|Mean Spatial Resolution (km)||56||38||21||24||12||5.4|
|IFOV (km)||74 x 43||51 x 30||27 x 16||31 x 18||14 x 8||6 x 4|
|Sampling Interval (km)||10 x 10||5 x 5|
|Integration Time (msec)||2.6||1.3|
|Main Beam Efficiency (%)||95.3||95.0||96.3||96.4||95.3||96.0|
The AMSR-E instrument rotates continuously about an axis parallel to the Aqua satellite at 40 rpm. At an altitude of 705 km, it measures the upwelling scene brightness temperatures over an angular sector of ± 61° about the sub-satellite track, resulting in a swath width of 1445 km. AMSR-E records active scene measurements at equal intervals of 10 km (5 km for the 89 GHz channels) along the scan. The reflector is fixed at a 47.4 degree half-cone angle, which results in an Earth incidence angle of 55°.
AMSR-E is developed and provided by the Japan Aerospace Exploration Agency (JAXA, Contractor: Mitsubishi Electric Corporation) with close cooperation of U.S. and Japanese scientists.
AMSR-E's calibration system has a cold mirror that provides a clear view of deep space (a known temperature of 2.7 K) and a hot reference load that acts as a blackbody emitter; its temperature is measured by eight precision thermistors. After launch, large thermal gradients due to solar heating developed within the hot load, making it difficult to determine from the thermistor readings the average effective temperature, or the temperature the radiometer sees. The hot load temperature is not uniform or constant, and empirical calibration methods must be employed. See the following documents for further details:
The radiometer calibration accuracy budget, exclusive of antenna pattern correction effects, is composed of three major contributors: warm load reference error, cold load reference error, and non-linearities and errors with radiometer electronics. The total sensor bias error ranges from 0.66 K at 100 K to 0.68 K at 250 K.
The following factors contribute to the warm load reference error:
The RMS error from all four of these factors is estimated to be ± 0.5 K.
The cold load reference error is primarily caused by coupling between the cold sky reflector and the feedhorn. Total error is estimated to be ±0.5 K. Other factors include the reflections from the feedhorn caused by receiver electronics and the resistive losses of the cold sky reflector itself. An estimate of this error can be as high as ±0.62 K.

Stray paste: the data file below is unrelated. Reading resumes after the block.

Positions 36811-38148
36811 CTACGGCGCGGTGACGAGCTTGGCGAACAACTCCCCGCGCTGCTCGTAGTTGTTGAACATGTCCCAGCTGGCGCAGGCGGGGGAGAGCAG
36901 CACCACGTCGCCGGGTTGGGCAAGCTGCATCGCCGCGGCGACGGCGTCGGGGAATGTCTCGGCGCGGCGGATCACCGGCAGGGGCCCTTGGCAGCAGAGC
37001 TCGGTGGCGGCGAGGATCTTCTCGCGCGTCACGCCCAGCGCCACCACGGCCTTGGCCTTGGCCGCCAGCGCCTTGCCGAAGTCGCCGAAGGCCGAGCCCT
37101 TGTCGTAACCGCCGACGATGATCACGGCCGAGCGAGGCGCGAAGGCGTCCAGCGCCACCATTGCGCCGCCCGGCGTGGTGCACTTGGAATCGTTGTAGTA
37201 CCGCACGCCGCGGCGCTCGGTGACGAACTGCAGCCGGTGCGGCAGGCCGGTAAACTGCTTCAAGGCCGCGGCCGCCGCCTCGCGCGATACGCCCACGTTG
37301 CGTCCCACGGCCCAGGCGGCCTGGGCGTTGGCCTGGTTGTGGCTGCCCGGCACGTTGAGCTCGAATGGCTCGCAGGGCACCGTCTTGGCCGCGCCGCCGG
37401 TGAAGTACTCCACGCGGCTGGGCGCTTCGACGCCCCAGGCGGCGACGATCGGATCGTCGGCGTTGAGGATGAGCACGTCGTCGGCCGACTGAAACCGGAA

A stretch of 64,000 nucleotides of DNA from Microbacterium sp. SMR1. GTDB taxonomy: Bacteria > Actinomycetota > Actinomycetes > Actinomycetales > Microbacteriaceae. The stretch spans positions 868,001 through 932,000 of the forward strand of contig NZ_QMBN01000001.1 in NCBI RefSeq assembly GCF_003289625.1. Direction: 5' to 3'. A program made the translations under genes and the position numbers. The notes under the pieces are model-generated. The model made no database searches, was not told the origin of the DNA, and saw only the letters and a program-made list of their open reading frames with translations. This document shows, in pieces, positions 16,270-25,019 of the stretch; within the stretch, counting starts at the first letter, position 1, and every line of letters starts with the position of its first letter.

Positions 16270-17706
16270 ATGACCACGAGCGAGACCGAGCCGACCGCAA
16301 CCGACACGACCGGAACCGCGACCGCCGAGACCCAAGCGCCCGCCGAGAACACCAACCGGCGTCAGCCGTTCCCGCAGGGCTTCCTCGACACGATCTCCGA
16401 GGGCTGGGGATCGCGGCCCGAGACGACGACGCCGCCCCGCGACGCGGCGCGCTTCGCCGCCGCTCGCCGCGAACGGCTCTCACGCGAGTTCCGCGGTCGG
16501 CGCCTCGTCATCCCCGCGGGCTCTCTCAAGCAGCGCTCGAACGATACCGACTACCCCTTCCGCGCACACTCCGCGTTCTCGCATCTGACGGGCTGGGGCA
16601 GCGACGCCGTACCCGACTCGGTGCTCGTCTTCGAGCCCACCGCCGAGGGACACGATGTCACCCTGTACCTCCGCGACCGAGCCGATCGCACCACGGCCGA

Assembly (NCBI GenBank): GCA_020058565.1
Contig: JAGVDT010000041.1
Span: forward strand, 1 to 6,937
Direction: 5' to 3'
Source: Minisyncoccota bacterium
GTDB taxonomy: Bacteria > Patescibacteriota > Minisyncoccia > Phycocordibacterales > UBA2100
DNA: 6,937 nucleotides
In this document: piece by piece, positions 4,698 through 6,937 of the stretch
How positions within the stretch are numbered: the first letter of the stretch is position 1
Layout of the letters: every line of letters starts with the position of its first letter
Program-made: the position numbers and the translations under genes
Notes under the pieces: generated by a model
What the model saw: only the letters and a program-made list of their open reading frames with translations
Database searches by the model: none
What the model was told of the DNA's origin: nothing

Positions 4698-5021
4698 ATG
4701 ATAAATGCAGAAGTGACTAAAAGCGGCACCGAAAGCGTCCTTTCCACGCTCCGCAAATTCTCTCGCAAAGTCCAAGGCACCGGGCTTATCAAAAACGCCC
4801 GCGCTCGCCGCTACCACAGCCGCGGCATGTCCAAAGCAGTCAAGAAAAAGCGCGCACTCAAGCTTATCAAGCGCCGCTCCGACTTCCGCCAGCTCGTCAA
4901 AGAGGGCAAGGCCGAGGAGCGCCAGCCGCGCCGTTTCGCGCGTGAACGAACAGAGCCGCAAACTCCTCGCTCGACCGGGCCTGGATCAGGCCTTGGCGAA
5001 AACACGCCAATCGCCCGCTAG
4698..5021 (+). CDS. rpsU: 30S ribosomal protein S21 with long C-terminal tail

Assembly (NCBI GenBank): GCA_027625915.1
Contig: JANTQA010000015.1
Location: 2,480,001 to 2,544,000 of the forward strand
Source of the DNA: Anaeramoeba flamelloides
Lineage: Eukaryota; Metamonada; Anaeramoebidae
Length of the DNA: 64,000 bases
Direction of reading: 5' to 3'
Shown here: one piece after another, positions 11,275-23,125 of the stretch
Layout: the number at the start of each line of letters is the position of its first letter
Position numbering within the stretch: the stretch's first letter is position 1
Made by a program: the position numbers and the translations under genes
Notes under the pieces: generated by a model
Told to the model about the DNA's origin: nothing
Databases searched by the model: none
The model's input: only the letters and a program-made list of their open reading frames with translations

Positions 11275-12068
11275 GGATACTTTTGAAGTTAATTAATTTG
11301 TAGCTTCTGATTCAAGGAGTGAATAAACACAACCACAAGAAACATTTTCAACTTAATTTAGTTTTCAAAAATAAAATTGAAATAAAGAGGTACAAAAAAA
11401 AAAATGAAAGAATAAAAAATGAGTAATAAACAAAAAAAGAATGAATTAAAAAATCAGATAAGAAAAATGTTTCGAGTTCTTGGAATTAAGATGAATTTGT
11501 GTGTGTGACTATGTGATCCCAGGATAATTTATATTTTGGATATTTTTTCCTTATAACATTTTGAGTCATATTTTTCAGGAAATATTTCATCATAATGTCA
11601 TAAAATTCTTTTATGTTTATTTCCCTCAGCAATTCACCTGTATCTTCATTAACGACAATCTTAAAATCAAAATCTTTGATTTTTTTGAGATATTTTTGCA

The main factor responsible for non-linearity in radiometer electronics is imperfections in the square-law detector. This non-linearity results in an error that is easily estimated during the thermal vacuum calibration testing. (On SSM/I this error was ±0.4 K.) The receiver's electronics produce a gain drift due to the temperature variation over one orbit, depending on the design of the receiver and overall design of the sensor. The drift can be as much as ±0.24 K for a temperature variation of less than 10°C over one orbit.
Under normal operating conditions, Remote Sensing Systems (RSS) in Santa Rosa, California, receives Level-1A data from JAXA via the NASA Jet Propulsion Laboratory (JPL) Physical Oceanography Distributed Active Archive Center (PODAAC). RSS generates a Level-2A resampled brightness temperature product and transmits it via ftp to the Global Hydrology Climate Center (GHCC) AMSR-E Science Investigator-led Processing System (SIPS). The AMSR-E SIPS team processes the Level-2A data into Level-2B swath products and then into Level-3 daily, 5-day, weekly, and monthly gridded products. The Level-2A, -2B, -3 products, associated metadata, production histories, quality assurance files, ancillary files, and Delivery Algorithm Packages (DAPs) are tranferred to the National Snow and Ice Data Center (NSIDC) Distributed Active Archive Center (DAAC) for archival and distribution to users.
The following acronyms are used in this document:
Lobl, E. 2001. Joint Advanced Microwave Scanning Radiometer (AMSR) Science Team meeting. Earth Observer 13(3): 3-9.
GHRC AMSR-E site
JAXA AMSR-E site
NASA Aqua site